As part of our continuing efforts to bring you as much information about our region as possible we offer readers a press release service that allows private firms, public agencies, non-governmental organisations and other groups to submit relevant press releases on our website.
All press releases in this section are published in their full length and have not been edited.
We reserve the right to reject press releases we deem irrelevant or inappropriate.
All material submitted to The Arctic Journal, including pictures and videos, will be assumed to be available for publication by The Arctic Journal and its related entities.
Customs authorities in Denmark say they are prepared to look into ways to prevent the flow of illegal drugs to Greenland after lawmakers in Nuuk earlier this summer expressed concern that not enough was being done to inspect ships sailing from Denmark.
Law-enforcement officials in Greenland say drugs, primarily cannabis in the form of hashish, arrive in Greenland in a number of different ways, but the primary route is aboard ships sailing from the port of Aalborg.
Previously, the port employed a part-time customs agent to carry out spot-checks on ships, but the employee retired earlier this year, and the Danish customs agency says it has no plans to replace him.
Greenlandic officials, for their part, have ruled out inspecting all shipping containers being sent to Greenland from Aalborg, arguing that the 20 million kroner ($3 million) it would cost to purchase scanning equipment, coupled with an estimated annual operating cost of more than 5 million kroner was too expensive compared with the returns.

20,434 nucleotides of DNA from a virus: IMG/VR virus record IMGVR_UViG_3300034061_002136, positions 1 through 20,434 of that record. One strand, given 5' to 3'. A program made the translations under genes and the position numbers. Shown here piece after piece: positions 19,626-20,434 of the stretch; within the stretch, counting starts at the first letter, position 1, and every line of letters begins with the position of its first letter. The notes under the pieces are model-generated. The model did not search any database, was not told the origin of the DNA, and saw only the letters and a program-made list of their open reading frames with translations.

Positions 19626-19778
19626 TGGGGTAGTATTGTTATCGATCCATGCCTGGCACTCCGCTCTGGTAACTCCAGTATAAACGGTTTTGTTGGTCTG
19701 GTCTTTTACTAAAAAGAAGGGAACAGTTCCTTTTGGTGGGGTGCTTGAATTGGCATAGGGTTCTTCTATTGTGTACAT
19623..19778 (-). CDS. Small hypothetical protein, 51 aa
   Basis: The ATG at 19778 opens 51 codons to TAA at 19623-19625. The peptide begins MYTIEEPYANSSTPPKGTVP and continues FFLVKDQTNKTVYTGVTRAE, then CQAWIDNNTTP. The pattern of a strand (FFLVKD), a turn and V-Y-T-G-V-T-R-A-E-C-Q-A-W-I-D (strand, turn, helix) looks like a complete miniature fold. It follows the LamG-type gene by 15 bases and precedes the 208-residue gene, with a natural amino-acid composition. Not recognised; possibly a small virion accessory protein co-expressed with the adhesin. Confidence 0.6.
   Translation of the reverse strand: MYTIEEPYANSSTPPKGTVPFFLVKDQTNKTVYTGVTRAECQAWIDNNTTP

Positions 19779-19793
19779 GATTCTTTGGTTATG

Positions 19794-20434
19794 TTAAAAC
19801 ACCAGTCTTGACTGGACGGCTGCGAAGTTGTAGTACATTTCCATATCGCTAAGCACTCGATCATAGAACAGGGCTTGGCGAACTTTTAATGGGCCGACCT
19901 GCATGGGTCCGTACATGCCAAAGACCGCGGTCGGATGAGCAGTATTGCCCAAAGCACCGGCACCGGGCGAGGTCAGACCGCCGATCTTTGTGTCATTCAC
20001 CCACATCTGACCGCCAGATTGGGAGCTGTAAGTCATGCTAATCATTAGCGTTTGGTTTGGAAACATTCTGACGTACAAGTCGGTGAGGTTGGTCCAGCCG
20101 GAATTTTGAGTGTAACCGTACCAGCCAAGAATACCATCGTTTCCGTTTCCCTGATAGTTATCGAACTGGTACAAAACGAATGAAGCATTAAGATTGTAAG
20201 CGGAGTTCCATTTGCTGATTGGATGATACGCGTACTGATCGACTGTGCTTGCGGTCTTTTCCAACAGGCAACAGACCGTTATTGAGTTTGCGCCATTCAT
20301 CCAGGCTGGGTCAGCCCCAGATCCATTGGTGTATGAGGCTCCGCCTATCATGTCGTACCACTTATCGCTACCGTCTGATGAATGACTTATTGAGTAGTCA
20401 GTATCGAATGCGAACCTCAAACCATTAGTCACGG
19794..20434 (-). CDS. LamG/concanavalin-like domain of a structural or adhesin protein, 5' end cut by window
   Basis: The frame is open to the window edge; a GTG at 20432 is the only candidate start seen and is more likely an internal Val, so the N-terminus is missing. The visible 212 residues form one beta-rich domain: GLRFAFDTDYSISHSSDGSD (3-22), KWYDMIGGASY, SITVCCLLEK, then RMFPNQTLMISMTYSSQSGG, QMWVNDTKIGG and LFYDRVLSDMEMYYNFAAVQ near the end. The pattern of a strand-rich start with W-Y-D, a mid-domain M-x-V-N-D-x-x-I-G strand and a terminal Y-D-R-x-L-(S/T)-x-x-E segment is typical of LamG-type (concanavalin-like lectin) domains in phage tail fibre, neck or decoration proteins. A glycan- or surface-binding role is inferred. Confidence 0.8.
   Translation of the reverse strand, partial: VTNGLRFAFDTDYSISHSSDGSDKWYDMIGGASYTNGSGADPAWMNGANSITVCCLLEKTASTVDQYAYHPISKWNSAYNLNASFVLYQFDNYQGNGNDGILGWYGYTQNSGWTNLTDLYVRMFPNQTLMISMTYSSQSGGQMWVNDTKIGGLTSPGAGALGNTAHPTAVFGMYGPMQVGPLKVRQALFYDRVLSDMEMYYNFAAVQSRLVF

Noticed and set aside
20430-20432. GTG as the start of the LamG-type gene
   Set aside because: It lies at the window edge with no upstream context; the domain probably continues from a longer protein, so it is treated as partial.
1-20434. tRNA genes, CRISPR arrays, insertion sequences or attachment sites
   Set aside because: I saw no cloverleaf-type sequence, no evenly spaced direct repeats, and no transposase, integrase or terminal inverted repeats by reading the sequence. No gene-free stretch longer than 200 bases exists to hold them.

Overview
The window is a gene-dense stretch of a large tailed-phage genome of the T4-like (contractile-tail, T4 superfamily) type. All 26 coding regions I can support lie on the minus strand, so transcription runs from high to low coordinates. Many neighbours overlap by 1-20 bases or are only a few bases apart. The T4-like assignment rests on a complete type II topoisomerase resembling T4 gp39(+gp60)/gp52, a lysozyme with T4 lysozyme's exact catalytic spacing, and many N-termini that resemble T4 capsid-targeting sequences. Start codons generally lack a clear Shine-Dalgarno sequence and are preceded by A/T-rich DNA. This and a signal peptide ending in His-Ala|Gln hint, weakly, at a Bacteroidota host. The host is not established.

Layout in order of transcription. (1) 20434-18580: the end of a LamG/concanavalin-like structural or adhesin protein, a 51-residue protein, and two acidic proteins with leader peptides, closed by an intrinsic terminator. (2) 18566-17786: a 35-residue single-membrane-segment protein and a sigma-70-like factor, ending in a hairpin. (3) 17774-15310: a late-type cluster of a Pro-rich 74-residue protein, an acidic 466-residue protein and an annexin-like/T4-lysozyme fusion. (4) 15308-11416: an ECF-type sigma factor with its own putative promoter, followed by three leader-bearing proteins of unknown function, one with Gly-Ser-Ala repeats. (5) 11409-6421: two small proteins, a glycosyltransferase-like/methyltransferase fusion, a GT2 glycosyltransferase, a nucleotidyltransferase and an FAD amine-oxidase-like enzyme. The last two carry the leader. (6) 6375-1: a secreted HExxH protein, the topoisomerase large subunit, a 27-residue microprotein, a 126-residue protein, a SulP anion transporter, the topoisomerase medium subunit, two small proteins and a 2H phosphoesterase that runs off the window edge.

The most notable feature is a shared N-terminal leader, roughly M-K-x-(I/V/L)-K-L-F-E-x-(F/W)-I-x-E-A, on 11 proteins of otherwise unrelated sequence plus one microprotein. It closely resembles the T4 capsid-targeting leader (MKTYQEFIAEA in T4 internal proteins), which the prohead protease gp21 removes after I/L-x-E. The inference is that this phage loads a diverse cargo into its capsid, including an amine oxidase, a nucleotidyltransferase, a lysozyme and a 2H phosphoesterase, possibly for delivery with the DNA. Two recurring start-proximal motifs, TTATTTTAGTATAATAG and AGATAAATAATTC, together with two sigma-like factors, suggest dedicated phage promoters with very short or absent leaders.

An estimated 200kg of cannabis is attempted smuggled into Greenland each year. Police say about a quarter of that amount is seized on average, but admit that they do not have the resources to inspect all airplane passengers or ship cargo arriving in the country.
Instead, Danish customs officials suggest carrying out more random checks, while at the same time improving information gathering in Denmark in order to break up shipping rings.
With the number of cannabis users steadily increasing over the past decade – from 20% of men between the ages of 18 and 24 in 2005 to 31% of men in the same age group in 2014 – lawmakers are also looking into other ways to address the problem.
Among the measures announced this summer were increased penalties for drug smuggling and the purchase of new scanning equipment that will be used to determine whether passengers arriving in the country’s main international airport are have swallowed drugs in order to smuggle them in.
Earlier this summer, Preben Westh, the commissioner of the Northern Greenland police district, told AG, a newspaper published by this website’s parent company, that in larger towns, cannabis has overtaken alcohol as the most widely abused substance.
Rather than seeking to combat smuggling, Mr Westh suggested that the focus should be on preventing people from using drugs.
With cannabis use so widespread, he cautioned that additional efforts to clamp down on drug smuggling were unlikely to stem demand. Instead, prices could be expected to rise.
That, in turn, would likely lead to a spike in crime. Cannabis in Greenland is estimated to fetch dealers 15 times more in Greenland than in Europe, and according to Mr Westh, the higher cost means the typical user already resorts to some form of crime to earn enough money to pay for the drug.